W.2_Lilly Wasitova_ What is the Problem?

Problem Statement

The revelation of “You Don’t Know What You Don’t Know” is happening very fast during the first week AACE Certification Program. After our program plan is approved by the customer, we were working very hard in order to follow the approved plan; however it seems that the more we do, the more we find things that we don’t understand. This is the turning point to the state of “You Know What You Don’t Know”, in terms of how to measure the performance of our team. We are putting more time than planned for the result that is not satisfactory enough yet.

Alternative Solutions

Using the Root Cause Analysis (RCA) technique shall help us to answer the question of why the problem mentioned above occurred so that we can:

  • Determine what happened.
  • Determine why it happened.
  • Figure out what to do to reduce the likelihood that it will happen again.

Selection Criteria

Using the five-step-problem-solving process, as described in [1]:

Figure 1. A powerful five-step problem-solving process © iStockphoto


Step One: Define the Problem

  • Team Work has not been performed as planned

Step Two: Collect Data



Figure 2. Gap Target vs. Actual

  • The gap between Target and Actual is too big for individual works
  • Since we are in the start-up phase of the project and considering that the project schedule is very tight, some team member may find it hard to catch up later.
  • The impact will be later on the task to be performed by the team.

Step Three: Identify Possible Causal Factors

  • The time and location constraints
  • Professional responsibilities apart from projects
  • Confusion and communication
  • Stage of urgency for the project success
  • Fear of making mistakes
  • Trust

Step Four: Identify the Root Cause(s)

  • Stage of urgency for the project success
  • The time and location constraints

Step Five: Recommend and Implement Solutions

  • As per below

Analysis and Comparison of Alternatives

Taking the Situational Leadership® Model from Hersey & Blanchard’s Situational Leadership® Model [2] and considering that the team now has to deliver the result of the given tasks as planned, this situation brought the team to the Team Development Level 2 – Disillusioned Learner.

Figure 3: Hersey & Blanchard’s Situational Leadership® Model

The cause of disillusionment may be some of the below:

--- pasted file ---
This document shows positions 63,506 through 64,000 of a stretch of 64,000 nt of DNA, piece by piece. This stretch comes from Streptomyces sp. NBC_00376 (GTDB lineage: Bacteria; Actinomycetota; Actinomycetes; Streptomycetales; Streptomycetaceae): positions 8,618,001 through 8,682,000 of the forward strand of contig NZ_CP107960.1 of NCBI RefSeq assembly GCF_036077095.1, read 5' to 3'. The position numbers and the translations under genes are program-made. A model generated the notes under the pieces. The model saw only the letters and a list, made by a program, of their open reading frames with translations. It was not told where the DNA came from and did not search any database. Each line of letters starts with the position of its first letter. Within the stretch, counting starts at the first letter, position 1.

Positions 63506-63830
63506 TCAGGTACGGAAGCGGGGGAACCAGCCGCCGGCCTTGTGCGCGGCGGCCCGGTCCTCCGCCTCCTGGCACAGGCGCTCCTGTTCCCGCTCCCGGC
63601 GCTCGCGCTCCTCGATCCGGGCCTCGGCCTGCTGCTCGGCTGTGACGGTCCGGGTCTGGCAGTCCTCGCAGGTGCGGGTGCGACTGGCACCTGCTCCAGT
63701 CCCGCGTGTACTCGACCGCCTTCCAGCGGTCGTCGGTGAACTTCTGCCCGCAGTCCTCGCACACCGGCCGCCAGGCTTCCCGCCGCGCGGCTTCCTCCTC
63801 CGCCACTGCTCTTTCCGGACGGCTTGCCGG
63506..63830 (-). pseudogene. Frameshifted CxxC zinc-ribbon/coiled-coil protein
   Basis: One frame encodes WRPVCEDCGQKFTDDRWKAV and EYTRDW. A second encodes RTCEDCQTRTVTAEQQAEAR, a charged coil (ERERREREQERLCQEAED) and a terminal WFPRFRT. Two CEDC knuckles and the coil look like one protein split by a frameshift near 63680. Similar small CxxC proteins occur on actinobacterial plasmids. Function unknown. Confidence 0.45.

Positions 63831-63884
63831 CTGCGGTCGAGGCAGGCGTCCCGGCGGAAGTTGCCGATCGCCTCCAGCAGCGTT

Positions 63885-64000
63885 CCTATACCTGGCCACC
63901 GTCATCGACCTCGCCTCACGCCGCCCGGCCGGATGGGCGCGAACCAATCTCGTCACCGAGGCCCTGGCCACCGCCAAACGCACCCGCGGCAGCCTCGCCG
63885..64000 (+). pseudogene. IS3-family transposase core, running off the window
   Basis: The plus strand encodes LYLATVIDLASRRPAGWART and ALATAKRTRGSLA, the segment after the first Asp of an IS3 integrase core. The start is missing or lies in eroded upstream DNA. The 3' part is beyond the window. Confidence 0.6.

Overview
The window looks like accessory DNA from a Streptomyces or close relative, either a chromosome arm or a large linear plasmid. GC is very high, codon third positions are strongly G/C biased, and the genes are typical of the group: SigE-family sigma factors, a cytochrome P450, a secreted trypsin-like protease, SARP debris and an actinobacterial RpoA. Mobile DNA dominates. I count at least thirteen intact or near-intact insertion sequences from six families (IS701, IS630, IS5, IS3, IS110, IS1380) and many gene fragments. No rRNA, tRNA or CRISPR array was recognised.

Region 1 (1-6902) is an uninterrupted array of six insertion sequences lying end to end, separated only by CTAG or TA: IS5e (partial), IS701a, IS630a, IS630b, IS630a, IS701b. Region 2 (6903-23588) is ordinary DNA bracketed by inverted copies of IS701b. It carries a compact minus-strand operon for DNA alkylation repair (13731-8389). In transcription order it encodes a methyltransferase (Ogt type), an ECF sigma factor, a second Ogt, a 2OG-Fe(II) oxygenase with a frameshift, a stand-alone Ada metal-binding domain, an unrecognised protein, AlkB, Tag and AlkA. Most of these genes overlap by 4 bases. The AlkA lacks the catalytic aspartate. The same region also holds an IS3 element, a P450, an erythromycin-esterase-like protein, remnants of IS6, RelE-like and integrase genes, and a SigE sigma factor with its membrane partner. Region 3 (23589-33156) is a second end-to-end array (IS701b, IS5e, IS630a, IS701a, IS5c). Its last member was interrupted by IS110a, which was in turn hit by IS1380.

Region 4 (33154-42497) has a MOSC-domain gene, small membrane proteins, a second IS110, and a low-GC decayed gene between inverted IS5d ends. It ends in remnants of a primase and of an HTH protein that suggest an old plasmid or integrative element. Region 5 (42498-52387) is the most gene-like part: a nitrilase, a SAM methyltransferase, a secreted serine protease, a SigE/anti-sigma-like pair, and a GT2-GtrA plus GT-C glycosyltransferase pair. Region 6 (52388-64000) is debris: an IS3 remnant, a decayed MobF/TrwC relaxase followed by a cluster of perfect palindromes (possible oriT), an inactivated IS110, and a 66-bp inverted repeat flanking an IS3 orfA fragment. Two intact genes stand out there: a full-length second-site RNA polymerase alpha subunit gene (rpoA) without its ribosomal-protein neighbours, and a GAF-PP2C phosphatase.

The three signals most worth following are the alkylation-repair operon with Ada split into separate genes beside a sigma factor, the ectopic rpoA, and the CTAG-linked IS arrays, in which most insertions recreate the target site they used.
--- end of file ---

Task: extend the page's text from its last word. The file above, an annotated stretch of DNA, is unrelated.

• The task is harder than I thought it was going to be
  • I’m not getting the help I need to get better
  • The more I learn, the more I realize I have to learn
  • The task is boring
  • There are conflicting goals and a lack of priorities

Selection of the preferred alternatives

According to Harsey and Blanchard’s Model, the needs of a team in the Development Level 2 are:

  • Clear goals
  • Perspective
  • Frequent feedback on results
  • Praise for making progress
  • Assurance that it is okay to make mistakes
  • Opportunities to discuss concerns
  • Involvement in decision making and problem solving
  • Encouragement

The Directive-Supportive Leadership is the most suitable to this development stage, where in one hand the ‘what to do, when and how to do’ direction as well as close performance supervision is required, but at the other hand encourage/facilitate a two-way communication and self-reliant problem solving.

Performance Monitoring & Post Evaluation of Results

In conclusion to the Root Cause Analysis and taking the Situational Leadership® Model from Hersey & Blanchard’s Situational Leadership® Model:

  1. Take the chance of making mistakes, so that correction can take place before it is too late. This will bring solution on how to ‘eat an elephant’ situation.
  2. The Team needs to resolve the conflicting goal and restructure the priorities.
  3. Perspective and outcome expectation shall be drawn bigger now, so that team can be motivated by itself.
  4. The Team Development Level II as Disillusioned Learner is one stage to pass in order to get the answers to the “You Know What You Don’t Know” and continue to the next stage.


  1. Root Cause Analysis – Tracing a problem to its origin.

    Retrieved from Web site: http://www.mindtools.com/pages/article/newTMC_80.htm

  2. Hersey & Blanchard’s Situational Leadership® Model, Retrieved from Web Site : http://leadershipchamps.wordpress.com/2008/03/26/variations-in-situational-leadership/

About Lilly Wasitova

Goal oriented professional who like to have fun
This entry was posted in Lilly Wasitova, Week #2, Weekly Submission. Bookmark the permalink.

1 Response to W.2_Lilly Wasitova_ What is the Problem?

  1. DrPDG says:

    AWESOME, Bu Lilly!!!

    Very nicely researched, written and documented. A little bit bigger than I would like to see (~670 words) but we can work on getting your writing to be more concise and to the point.

    Other than that, you are exactly on track and your “leadership by example” is to be commended.

    As for the time factor, as you get over the learning curve and start to get your systems in place, you will find that much like Pak Teguh in class, that once you can develop a functional system, you can get your life back. BUT, it takes work to get that system developed and in place.

    Keep up the good work and continue to motivate your teams.

    Dr. PDG, Jakarta

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